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I'd like to understand this a bit better. The mental model I'm operating with at the moment works something like this:

  1. JS hosted at wishes to access a resource hosted at That's not the sort of thing that browsers like to expose their users to, unless it can be shown that welcomes this request.
  2. So the JS essentially breaks the request into two halves. First we send a dataless request of the proper kind (GET, POST, etc) via the XMLHttpRequest object. The server at returns what it would ordinarily respond to basically any request, which might or might not include an Access-Control-Allow-Origin header. (EDIT: This was a misconception - see excellent comment by apsillers below)
  3. If the browser does get such a header, it scans it for the Origin (in this case If present, it proceeds to send off the actual request that it was asked to send. If not, it refuses. (EDIT: This was also not quite right)

If this model is correct, I'm confused as to why the browser sends out an Origin header with this preliminary request. Doesn't the checking-for-a-match happen client side? What does sending out this header achieve?

share|improve this question
Actually, a dataless preflight request only happens with "non-simple" HTTP verbs other than GET and POST (e.g., PUT, DELETE, etc.), and the preflight request uses the OPTIONS verb. – apsillers Nov 19 '12 at 18:36
@apsillers -- other verb or the use of a custom header. I don't know why; I assume this patches some security hole. – Malvolio Nov 19 '12 at 18:38
@Malvolio Right, thanks, I forgot about customer headers. The non-simple verbs make more sense to me (since we don't want a DELETE hitting the server unless the server says it is welcome). I too am mystified about the custom header preflight requirement. – apsillers Nov 19 '12 at 18:41
@apsillers, can I make absolutely sure I'm getting your clarification correct? I'm understanding you as saying that such 'preflight' requests are not used to verify GET and POST verbiage, only verbs such as PUT, DELETE, etc? (unless there are custom headers) If so, how are things enforced for GET and POST? – Greg Pallis Nov 19 '12 at 19:00
That is correct. In CORS terms, GET and POST are called "simple" HTTP verbs, and they are allowed to reach the cross-origin server (but the browser may decide after the HTTP request is complete that JS doesn't get to see the result). The Origin header could be useful here, since any origin can successfully send a GET/POST request to any other origin, but the response might not be visible to JavaScript if the browser blocks it. (Requests other than GET and POST are not allowed to reach the sever until after a successful OPTIONS preflight, which you already understand.) – apsillers Nov 19 '12 at 19:16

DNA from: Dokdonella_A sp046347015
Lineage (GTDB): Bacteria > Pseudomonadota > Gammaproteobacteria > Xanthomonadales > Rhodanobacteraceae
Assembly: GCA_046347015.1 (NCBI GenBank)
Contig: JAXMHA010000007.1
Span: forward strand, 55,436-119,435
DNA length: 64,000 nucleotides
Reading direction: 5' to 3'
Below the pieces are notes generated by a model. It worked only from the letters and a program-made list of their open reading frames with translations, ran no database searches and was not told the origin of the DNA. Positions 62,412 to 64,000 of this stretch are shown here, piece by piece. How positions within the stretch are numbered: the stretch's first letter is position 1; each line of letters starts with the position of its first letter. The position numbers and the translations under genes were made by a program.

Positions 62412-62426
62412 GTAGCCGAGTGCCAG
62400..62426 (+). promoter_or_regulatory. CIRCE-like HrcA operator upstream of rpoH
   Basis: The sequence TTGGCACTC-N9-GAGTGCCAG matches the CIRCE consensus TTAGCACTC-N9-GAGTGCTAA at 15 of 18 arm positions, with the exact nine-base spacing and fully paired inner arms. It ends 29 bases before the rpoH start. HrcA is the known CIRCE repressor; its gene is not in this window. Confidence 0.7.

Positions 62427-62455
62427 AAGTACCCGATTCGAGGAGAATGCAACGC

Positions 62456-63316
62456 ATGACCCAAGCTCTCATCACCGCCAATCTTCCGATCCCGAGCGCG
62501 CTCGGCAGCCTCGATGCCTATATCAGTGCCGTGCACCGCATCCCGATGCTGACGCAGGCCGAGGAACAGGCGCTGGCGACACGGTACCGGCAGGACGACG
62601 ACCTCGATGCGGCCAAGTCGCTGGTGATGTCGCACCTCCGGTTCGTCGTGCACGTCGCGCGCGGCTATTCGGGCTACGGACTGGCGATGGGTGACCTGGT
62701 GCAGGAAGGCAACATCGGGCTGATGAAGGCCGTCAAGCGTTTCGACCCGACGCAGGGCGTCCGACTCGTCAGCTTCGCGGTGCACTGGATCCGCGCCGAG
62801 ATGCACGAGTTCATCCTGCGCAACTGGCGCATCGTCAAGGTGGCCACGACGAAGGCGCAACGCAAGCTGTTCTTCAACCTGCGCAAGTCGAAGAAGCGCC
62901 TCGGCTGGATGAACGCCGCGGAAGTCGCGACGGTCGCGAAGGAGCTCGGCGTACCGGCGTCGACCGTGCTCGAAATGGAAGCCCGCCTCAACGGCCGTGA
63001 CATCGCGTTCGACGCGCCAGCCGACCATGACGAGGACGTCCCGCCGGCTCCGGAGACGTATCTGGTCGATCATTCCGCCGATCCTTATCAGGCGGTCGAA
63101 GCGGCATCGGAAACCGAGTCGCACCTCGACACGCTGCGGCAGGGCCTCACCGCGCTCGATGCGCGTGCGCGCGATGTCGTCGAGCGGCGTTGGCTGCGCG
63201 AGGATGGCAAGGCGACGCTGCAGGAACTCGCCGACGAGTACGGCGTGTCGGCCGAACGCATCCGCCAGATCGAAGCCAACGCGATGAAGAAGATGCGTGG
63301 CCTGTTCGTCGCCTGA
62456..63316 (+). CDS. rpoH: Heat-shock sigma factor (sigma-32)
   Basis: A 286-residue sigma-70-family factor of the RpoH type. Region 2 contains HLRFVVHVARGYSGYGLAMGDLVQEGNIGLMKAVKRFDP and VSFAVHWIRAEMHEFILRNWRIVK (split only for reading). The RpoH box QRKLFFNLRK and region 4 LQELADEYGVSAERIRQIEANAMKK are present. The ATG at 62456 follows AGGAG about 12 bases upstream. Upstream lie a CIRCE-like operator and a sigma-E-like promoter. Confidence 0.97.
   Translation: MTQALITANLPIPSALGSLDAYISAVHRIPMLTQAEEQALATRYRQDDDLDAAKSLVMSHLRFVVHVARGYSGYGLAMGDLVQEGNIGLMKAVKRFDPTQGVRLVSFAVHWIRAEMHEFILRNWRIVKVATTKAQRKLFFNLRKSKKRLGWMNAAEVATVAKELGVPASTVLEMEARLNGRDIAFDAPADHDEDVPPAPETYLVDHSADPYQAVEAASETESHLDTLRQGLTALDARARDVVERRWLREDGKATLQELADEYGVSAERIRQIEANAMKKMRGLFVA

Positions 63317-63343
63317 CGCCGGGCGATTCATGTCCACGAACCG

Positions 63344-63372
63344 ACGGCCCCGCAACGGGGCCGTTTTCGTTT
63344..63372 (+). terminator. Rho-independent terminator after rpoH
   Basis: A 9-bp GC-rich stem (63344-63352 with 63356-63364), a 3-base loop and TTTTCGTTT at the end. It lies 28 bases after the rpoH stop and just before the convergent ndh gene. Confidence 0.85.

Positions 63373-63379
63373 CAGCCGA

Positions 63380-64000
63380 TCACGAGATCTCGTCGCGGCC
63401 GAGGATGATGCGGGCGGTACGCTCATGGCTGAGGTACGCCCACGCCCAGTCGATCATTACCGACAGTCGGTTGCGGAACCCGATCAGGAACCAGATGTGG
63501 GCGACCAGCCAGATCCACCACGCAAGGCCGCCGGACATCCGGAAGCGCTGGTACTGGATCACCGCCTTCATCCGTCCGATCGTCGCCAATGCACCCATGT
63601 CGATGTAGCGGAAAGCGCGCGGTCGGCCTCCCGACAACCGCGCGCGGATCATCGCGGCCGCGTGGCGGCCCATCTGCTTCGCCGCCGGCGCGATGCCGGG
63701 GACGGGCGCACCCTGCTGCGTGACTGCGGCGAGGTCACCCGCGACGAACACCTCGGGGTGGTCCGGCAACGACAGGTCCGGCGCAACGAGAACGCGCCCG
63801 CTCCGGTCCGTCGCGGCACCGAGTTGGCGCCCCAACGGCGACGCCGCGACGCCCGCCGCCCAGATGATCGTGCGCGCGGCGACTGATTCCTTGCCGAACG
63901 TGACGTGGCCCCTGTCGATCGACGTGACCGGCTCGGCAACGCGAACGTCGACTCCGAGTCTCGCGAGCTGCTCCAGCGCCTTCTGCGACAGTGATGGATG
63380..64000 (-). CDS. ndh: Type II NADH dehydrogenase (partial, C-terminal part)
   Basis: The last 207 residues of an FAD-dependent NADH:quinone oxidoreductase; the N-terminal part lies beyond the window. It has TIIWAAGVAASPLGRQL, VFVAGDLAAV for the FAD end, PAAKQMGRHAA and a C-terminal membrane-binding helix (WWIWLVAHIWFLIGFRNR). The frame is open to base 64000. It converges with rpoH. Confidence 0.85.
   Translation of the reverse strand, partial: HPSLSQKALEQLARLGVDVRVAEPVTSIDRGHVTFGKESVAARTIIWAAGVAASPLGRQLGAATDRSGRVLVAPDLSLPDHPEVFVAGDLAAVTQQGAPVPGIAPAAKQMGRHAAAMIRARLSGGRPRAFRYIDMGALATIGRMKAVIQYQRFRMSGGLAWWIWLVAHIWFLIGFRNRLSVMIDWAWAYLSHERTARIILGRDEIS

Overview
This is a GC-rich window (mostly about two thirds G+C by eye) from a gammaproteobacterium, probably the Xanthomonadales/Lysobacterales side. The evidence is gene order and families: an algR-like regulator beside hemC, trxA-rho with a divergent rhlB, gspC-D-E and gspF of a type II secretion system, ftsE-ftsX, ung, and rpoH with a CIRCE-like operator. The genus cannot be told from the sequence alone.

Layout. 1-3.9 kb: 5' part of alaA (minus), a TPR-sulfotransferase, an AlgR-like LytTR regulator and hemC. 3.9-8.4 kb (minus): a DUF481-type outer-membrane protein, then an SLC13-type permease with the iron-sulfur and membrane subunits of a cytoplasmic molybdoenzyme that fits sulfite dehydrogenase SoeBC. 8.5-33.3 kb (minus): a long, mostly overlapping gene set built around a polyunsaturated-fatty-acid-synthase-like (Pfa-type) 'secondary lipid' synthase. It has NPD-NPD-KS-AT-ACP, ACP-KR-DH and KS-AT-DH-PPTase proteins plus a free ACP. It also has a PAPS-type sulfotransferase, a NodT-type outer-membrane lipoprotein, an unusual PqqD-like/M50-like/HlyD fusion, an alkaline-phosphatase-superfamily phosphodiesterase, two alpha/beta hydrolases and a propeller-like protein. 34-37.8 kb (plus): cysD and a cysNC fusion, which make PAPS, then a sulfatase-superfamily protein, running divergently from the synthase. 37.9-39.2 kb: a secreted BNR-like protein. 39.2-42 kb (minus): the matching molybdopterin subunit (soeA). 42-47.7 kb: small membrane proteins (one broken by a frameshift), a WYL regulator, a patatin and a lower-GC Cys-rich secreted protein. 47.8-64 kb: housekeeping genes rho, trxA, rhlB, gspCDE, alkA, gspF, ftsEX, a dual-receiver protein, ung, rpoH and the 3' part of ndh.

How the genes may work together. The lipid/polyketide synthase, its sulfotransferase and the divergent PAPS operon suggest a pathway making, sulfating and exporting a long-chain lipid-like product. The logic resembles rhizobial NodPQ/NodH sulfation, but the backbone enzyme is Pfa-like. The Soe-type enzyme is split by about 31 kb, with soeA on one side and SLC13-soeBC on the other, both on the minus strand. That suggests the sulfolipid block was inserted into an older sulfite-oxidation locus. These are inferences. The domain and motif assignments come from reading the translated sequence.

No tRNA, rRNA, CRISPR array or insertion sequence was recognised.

up vote 2 down vote accepted

It is how CORS works. It is basically a handshake that says yes you are welcome to talk with me. You can not know if it is possible unless the 3rd party is contacted.

The following is a partial portion of the Preflighted_requests section of the MDN article:

Unlike simple requests (discussed above), "preflighted" requests first send an HTTP OPTIONS request header to the resource on the other domain, in order to determine whether the actual request is safe to send. Cross-site requests are preflighted like this since they may have implications to user data. In particular, a request is preflighted if:

It uses methods other than GET or POST. Also, if POST is used to send request data with a Content-Type other than application/x-www-form-urlencoded, multipart/form-data, or text/plain, e.g. if the POST request sends an XML payload to the server using application/xml or text/xml, then the request is preflighted. It sets custom headers in the request (e.g. the request uses a header such as X-PINGOTHER)

share|improve this answer
That was an immensely helpful link - thank you! – Greg Pallis Nov 19 '12 at 22:54

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